Mallik plays the djembe with his daughter.
Mallik plays the djembe with his daughter.

We usually ask what are you most proud of, but I have a feeling it’s getting this journal indexed. 😊 

I am really proud that AJC is indexed in DOAJ. But there is more work to do. When I started AJC, some people were skeptical, and many people ignored or rejected my requests regarding the journal. But I kept going. I was never an editor of any journal before AJC. I had to learn a lot of things, including html to make the journal website. It is unusual for a non-tenure-track math faculty member to start a math research journal, but I felt this challenge was worth pursuing. I am grateful to the editors, reviewers and authors of AJC. I also started a website ( for mathematics students, which has my lecture notes of many classes. A lot of NAU students and some faculty use this website. Google Analytics shows visitors from all over the world. I feel happy when someone mentions that the website was helpful to them. But really, I am most proud of the recent addition to my family, my son.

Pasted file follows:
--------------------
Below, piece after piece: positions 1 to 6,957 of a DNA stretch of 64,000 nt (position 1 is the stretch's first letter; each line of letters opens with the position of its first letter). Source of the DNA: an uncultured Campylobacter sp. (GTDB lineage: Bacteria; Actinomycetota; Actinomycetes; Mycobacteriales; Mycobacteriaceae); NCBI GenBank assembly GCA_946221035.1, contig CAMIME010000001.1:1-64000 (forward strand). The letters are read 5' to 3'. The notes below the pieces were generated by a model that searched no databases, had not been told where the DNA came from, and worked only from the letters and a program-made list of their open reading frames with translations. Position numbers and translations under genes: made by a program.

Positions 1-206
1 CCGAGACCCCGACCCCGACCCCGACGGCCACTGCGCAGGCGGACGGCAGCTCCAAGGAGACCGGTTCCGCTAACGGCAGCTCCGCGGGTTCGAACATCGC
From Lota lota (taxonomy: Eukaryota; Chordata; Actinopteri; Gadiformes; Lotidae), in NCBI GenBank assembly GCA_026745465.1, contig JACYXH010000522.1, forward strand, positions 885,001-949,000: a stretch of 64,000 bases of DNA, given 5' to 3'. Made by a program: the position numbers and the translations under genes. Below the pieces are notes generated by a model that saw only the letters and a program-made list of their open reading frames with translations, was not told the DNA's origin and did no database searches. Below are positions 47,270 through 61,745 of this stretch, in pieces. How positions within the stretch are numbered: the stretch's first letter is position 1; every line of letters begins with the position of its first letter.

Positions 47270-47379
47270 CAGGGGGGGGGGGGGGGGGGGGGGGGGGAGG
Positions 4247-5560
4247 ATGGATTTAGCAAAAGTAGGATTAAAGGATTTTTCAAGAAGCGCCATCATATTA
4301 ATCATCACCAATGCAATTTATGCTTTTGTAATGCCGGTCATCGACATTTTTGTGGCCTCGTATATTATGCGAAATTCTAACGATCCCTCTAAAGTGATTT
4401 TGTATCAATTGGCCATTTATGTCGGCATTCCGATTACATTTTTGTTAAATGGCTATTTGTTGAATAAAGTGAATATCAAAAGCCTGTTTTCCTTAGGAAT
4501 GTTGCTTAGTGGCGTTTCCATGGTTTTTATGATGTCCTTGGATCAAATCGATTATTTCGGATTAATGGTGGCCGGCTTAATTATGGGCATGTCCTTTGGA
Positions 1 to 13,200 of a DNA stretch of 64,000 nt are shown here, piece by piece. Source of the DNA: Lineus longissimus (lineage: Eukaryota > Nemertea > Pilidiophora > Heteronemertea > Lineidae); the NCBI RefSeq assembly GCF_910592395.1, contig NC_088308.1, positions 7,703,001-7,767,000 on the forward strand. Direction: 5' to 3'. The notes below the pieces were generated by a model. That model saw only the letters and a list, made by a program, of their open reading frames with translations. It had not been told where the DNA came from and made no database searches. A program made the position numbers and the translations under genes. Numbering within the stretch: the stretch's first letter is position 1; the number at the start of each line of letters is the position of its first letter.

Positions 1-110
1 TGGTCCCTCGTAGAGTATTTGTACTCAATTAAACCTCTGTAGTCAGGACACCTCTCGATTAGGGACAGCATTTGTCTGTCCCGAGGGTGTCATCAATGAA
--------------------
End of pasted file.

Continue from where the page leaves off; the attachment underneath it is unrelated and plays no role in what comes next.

Tell me about a significant childhood memory and how it has impacted your life today. 

In the midterm exam of sixth grade, I got 100 out of 100 in the math exam. It was unusual and unacceptable for the administration of that rural school in India. The headmaster initiated a review of my paper and deducted three points for not simplifying a fraction as a final answer. The math teacher felt humiliated and had a chat with my brother, who is 12 years older than me. To protest this “injustice,” my brother went to the school. The headmaster told him to take me to another school if we did not like it there. Months after this bizarre incident, I was selected to attend a good school of Ramakrishna Mission which was one of the best moves in my academic journey besides coming to the U.S. for a Ph.D.  

Einstein drawing
A pen sketch of Einstein by Mallik at the age of 16.

What did you want to be when you grew up?     

One of my seventh-grade teachers asked the whole class what we wanted to be when we grew up. I still remember I said I wanted to be a poet. My great poetry writing career ended around the time I graduated high school. Einstein said that pure mathematics is, in its way, the poetry of logical ideas. So as a pure mathematician I am kind of doing poetry every day! Also, we have a poet at home, my son Koby. (Koby means poet in Bengali.) 

What are three things on your bucket list?  

  1. Make a film or a series.
  2. Write a fiction and some textbooks.
  3. Start a business and a nonprofit organization to help others.

(English is my second language. My wife was laughing while explaining to me the meaning of “kicking the bucket,” which I did not know!) 

NAU Communications